Prime Minister Saara Kuugongelwa-Amadhila and her delegation on Monday returned from an official visit to Antalya, Turkey, the office of the PM said in a statement yesterday.
Kuugongelwa-Amadhila and her delegation attended a three-day meeting, co-organised by the Government of Turkey and the UN, which reviewed progress made by the world’s 48 least developed countries (LDCs) since the adoption in 2011 of the Istanbul Programme of Action (IPoA).
Kuugongelwa-Amadhila headed the Namibian delegation to the conference, accompanied by senior government officials.
The meeting, hosted in the coastal city of Antalya, brought together various participants including high-level UN officials and representatives from government, international and regional organisations, civil society and the private sector.
The High Level Mid Term Review Conference aimed at, among others, undertaking a comprehensive review of the implementation of the Istanbul Programme of Action by least developed countries and their development partners. As well as to share best practices and lessons learned, identify obstacles and constraints encountered and actions and initiatives needed to overcome them, together with new challenges and emerging issues.
The meeting also focused on reaffirming the global commitment to address the special needs of least developed countries made at the Fourth United Nations Conference on Least Developed Countries.
Furthermore, the conference was also aimed at strengthening the global partnership for development for least developed countries in all priority areas of the Istanbul Programme of Action in order to ensure the timely, effective and full implementation of the programme of action during the remainder of the decade, while taking into account the post-2015 development agenda, the Addis Ababa Plan of Action, and the Paris Agreement on Climate Change.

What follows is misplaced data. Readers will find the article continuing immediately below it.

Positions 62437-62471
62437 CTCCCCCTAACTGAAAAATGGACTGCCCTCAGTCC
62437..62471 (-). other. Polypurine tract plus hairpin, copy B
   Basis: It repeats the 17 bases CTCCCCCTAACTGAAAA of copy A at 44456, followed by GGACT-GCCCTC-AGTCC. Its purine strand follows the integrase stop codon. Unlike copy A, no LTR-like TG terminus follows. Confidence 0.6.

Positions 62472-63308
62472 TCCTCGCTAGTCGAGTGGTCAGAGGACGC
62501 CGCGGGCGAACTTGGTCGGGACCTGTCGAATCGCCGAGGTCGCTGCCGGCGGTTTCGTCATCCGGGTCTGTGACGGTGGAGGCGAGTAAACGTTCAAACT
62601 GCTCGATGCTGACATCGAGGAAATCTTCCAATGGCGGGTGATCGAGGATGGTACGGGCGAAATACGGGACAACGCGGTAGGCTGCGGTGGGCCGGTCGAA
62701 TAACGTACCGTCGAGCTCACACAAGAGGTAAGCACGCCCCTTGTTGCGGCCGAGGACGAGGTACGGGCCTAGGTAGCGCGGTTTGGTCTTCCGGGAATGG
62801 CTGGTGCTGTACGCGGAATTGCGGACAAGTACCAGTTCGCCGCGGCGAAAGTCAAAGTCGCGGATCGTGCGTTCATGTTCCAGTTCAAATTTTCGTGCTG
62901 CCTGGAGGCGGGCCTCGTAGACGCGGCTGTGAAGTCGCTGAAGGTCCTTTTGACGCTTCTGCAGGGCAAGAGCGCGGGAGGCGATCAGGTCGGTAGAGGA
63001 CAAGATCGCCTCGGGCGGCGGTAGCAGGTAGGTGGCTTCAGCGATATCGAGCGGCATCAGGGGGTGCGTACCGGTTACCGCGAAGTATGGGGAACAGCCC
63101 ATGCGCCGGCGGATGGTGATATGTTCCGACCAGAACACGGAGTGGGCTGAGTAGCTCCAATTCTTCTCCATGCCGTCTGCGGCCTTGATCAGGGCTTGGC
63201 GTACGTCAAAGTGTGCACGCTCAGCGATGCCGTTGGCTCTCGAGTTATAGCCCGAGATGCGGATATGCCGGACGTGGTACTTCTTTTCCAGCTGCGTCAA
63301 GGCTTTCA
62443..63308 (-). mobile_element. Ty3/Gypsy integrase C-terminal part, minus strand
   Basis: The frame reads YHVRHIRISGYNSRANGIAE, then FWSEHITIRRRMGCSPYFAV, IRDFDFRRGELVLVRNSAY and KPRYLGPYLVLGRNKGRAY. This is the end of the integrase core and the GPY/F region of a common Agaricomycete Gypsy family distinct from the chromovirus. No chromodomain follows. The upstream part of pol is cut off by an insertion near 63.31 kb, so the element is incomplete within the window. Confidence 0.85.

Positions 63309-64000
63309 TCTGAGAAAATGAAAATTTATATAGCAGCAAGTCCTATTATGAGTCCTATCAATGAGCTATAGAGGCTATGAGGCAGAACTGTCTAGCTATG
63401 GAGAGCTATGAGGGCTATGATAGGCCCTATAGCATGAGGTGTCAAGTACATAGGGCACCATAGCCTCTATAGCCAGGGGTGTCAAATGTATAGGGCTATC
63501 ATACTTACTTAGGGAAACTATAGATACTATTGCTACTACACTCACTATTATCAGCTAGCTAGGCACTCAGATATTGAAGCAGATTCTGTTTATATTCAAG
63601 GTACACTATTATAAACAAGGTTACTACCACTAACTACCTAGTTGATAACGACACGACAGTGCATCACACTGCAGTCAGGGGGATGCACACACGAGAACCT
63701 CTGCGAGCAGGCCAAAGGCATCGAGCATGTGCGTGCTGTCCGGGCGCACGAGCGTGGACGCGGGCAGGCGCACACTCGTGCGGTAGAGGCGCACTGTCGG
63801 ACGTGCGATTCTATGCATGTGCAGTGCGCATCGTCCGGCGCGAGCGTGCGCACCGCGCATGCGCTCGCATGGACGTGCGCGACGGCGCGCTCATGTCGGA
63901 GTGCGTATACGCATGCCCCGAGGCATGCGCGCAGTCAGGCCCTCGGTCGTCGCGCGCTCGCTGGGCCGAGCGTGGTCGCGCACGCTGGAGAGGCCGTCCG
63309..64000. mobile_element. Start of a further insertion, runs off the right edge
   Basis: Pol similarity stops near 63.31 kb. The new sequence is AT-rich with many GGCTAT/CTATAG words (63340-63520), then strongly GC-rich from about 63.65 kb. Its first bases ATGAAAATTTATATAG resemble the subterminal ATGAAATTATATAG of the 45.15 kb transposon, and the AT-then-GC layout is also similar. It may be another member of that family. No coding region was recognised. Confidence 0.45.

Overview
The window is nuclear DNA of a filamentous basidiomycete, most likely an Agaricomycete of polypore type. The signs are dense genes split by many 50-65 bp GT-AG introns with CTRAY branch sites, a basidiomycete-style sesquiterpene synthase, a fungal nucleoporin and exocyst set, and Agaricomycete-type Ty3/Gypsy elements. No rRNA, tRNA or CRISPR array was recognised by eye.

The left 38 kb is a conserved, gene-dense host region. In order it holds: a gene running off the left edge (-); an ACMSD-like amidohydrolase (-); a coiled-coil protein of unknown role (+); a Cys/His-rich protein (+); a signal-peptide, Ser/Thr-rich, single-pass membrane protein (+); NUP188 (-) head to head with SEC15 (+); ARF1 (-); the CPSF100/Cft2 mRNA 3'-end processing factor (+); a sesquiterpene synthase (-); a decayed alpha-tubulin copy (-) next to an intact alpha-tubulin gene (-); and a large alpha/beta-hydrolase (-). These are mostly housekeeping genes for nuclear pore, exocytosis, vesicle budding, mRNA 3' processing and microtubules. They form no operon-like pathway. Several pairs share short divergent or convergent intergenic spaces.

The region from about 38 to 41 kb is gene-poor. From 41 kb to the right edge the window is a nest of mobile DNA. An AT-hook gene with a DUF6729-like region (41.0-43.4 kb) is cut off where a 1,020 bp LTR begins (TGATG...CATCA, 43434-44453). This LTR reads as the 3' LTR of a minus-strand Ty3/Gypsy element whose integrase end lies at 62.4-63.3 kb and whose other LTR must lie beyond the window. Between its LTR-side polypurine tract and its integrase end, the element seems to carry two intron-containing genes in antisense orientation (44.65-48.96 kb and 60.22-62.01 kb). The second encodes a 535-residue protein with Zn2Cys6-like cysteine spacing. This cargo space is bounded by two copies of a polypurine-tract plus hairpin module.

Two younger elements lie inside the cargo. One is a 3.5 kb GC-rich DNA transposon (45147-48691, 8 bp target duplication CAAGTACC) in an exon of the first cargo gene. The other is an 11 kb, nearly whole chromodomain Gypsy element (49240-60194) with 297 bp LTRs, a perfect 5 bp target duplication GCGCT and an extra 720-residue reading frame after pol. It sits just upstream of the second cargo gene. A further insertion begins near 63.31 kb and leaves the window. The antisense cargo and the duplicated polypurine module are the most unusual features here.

According to the statement, the conference noted the progress made by the LDCs in implementing the IPoA, despite the significant challenges and constraints posed by the slowdown of the global economy.
It was noted that most of the LDCs have increased domestic resources mobilization and use for sustainable development.
“The meeting welcomed the fact that many of the LDCs are meeting the criteria for graduation and many expressed their aspirations to graduate,” stated the media statement issued by her office.
Furthermore, the meeting’s emphasis was placed on the need for the international community and development partners to continue providing assistance to low and upper middle income countries to attain their developmental goals in the context of Agenda 2030 for sustainable development, especially with regard to cross-border projects.
According to the statement, Namibia continues to provide necessary support to LDCs, particularly the landlocked LDCs in SADC, within the context of the Regional Indicative Development Strategic Plan through infrastructural development, availing dry ports, as well as access to sea routes.
Additionally, Namibia called upon the international community and development partners to continue supporting LDCs through official development assistance to complement domestic resources and national policies and programmes in addressing socio-economic challenges.
“To this end, the need to provide capacity building, technology transfer, infrastructural development, trade and investment was recognised as vital for the achievement of the development goals of LDCs and developing countries,” reads the statement.
Furthermore, Namibia recognises that the majority of people living in poverty are in developing countries and urged the international community to support developing countries to ensure the effective implementation of Agenda 2030 where no citizen of the world feels left out.